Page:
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Career Success

How Social Media Can Hurt Your Job Search And Your Future Career

Written by Ieva Sipola
Ieva helps tech startups access big markets and is a passionate advocate of alternative work formats.
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It may seem that social media is your private network of friends and followers where you’d be able to post and share what’s really on your mind in a given moment. However, this assumption is misleading since these “private” activities of yours are there for everyone to see, including your potential employers.

Studies show that 90% of employers consider the candidate’s social media activity when hiring and 79% of HRs have rejected a candidate because of what they found on their social media.[1] Therefore, it only makes sense to pay attention to our present and past social media activity and not let our social networks harm our professional prospects.

If you are searching for a new job or considering a career change in the future, be aware of these 6 ways how social media can hurt your job search.

1. Having Offensive Posts or Tweets

It’s never a good idea to post disrespectful things, but it’s even more frivolous to do so on your social media accounts. A wise employer will go through your post history scouting for red flags like aggressive tweets, illegal stuff, very unpopular opinions, or badmouthing someone publicly.

Alternatively, you might have posted something that you believed in the past, which you don’t anymore. Or, you may have tweeted something you don’t mean in the heat of an argument.

The Tweet Deleter app analyzed and summarized over 200M deleted tweets in 2020 in an infographic and found that most deleted tweets contained either profanities or keywords related to race.[2] Giving a better impression to potential employers was one of the top reasons that Tweet Deleter’s surveyed users mentioned for cleaning up their feeds.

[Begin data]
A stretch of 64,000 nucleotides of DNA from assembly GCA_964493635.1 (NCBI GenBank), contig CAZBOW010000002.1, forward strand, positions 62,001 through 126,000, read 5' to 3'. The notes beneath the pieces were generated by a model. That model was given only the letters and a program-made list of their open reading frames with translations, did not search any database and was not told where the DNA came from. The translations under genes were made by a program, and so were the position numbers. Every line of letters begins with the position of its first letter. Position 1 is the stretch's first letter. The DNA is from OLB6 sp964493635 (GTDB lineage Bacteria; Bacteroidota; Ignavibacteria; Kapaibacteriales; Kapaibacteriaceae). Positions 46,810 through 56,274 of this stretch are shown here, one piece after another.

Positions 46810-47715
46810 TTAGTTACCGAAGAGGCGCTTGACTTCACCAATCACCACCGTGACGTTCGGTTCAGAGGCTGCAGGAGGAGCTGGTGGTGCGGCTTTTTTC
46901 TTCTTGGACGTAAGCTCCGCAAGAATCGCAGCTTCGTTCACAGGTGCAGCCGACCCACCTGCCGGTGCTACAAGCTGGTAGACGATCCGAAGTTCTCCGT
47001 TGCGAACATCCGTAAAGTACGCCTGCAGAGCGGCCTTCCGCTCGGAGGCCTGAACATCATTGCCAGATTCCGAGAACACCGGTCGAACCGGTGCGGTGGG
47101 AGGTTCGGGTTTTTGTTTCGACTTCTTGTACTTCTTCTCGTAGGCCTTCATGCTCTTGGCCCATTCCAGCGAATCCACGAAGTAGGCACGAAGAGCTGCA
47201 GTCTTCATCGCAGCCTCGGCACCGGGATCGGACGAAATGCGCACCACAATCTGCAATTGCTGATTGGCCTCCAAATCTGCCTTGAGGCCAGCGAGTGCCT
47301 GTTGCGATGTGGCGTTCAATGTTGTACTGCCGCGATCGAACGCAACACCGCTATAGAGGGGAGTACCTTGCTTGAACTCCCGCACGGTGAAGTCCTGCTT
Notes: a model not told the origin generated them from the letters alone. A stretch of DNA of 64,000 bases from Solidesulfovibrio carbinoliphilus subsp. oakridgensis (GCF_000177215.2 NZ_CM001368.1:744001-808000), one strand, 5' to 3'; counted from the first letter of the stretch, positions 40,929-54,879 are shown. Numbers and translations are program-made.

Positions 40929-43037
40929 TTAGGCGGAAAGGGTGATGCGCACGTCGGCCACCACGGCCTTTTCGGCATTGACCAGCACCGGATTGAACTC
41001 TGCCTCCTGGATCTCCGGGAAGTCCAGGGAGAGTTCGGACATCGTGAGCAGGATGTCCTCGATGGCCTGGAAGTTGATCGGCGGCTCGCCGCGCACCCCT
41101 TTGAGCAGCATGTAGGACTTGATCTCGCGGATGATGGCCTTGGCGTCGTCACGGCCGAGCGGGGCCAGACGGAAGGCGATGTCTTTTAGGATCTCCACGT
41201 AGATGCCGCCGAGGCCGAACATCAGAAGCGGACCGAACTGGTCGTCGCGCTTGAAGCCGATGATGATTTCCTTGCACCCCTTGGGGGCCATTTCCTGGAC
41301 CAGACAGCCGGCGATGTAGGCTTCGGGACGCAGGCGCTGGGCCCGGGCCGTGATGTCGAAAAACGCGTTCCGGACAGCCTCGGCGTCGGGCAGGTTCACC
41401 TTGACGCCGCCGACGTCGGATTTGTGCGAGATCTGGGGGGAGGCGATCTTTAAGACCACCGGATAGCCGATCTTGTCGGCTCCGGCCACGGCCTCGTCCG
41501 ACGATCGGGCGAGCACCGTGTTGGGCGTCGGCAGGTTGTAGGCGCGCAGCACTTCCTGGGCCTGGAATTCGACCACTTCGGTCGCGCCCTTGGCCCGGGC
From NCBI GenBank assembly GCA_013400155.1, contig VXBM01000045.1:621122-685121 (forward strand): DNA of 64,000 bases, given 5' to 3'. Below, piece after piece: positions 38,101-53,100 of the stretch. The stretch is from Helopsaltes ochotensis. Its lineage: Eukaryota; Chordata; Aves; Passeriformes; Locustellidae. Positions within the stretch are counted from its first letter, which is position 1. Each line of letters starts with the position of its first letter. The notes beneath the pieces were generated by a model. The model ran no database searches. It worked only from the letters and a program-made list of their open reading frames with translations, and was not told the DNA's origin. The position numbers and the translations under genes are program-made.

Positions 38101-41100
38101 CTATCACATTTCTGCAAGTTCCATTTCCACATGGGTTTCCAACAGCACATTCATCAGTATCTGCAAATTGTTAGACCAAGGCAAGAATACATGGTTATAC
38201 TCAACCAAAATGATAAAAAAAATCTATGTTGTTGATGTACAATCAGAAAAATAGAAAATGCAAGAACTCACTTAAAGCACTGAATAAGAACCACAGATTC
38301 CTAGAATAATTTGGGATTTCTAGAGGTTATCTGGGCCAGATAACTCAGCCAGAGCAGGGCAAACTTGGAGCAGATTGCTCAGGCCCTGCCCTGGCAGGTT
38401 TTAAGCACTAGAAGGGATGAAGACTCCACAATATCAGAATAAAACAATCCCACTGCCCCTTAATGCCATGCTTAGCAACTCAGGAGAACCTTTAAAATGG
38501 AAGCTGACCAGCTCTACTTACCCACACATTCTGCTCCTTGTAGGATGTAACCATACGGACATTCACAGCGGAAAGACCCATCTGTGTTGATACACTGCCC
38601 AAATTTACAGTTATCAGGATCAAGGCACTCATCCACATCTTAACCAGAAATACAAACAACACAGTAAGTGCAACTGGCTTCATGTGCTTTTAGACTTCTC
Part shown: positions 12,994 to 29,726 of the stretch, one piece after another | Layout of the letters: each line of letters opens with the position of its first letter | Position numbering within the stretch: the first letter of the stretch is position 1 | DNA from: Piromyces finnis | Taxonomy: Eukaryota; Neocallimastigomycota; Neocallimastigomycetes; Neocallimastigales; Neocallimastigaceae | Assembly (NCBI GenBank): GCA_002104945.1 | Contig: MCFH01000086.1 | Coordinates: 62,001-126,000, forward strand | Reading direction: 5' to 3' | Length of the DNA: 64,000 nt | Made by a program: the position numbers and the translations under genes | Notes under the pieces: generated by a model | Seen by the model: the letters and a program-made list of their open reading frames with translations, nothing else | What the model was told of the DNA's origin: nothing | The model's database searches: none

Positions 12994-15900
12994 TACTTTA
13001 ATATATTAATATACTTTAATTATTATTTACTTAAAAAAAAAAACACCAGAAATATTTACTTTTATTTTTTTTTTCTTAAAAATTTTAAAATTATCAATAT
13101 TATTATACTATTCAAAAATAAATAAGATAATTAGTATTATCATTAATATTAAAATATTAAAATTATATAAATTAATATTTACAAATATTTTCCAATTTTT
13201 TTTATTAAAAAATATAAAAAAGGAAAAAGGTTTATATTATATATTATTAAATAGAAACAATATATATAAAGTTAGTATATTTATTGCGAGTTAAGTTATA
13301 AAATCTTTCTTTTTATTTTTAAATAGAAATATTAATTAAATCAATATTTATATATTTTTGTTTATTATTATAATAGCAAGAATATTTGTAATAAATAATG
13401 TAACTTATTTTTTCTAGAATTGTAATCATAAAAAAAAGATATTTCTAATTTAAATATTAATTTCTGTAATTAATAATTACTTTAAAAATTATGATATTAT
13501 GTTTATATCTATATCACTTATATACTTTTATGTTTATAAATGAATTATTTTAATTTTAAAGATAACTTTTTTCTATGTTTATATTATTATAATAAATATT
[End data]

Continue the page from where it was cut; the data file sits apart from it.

To improve your chances of landing the job you want, make sure your past mistakes aren’t still visible on your Facebook or Twitter wall.

2. Posting Controversial Jokes

Sharing jokes and TikTok videos is a favorite pastime for many people these days. If you too love to share funny videos, make sure their content is not dubious or potentially offensive. The most sensitive topics are usually religion and politics. The smartest thing you can do is keep your most contentious opinions (including jokes) to yourself and your closest personal friends.

Remember—even if you didn’t mean for something to be disrespectful, the person reading your profile might not understand your sense of humor or satire. What you share or say online is seen by many people who don’t really know you, so they may not always get it if something is meant to be a joke.

3. Complaining About Your Previous Employers Online

If you’ve had a rough day at work, don’t rush to social media to let off your steam. If a recruiter or your future boss sees that you’ve criticized your employer online (or shared some confidential information about your workplace), they’ll have every reason to think you’d do the same to them if they do hire you.

Even if you are, in fact, fully justified in your opinions and a client or employer really deserved to be publicly called out, lack of context is the problem here. It’s very difficult to convey the context of the situation on social media like Twitter where you are limited to 280 characters. Without context, you risk simply looking like a bitter employee.

So, next time you need to cry out about your boss, call your best friend or go for a coffee with a supportive colleague instead of bashing it out on social media.


4. Presenting a Negative or Provocative Image of Yourself

Another way social media can hurt your job search is when you create a negative image of yourself online. Social media is the place where you can polish your “personal brand.” Your potential employer (or even your present boss!) might browse your social media profiles to discover who you are outside of your work resume and professional job interview.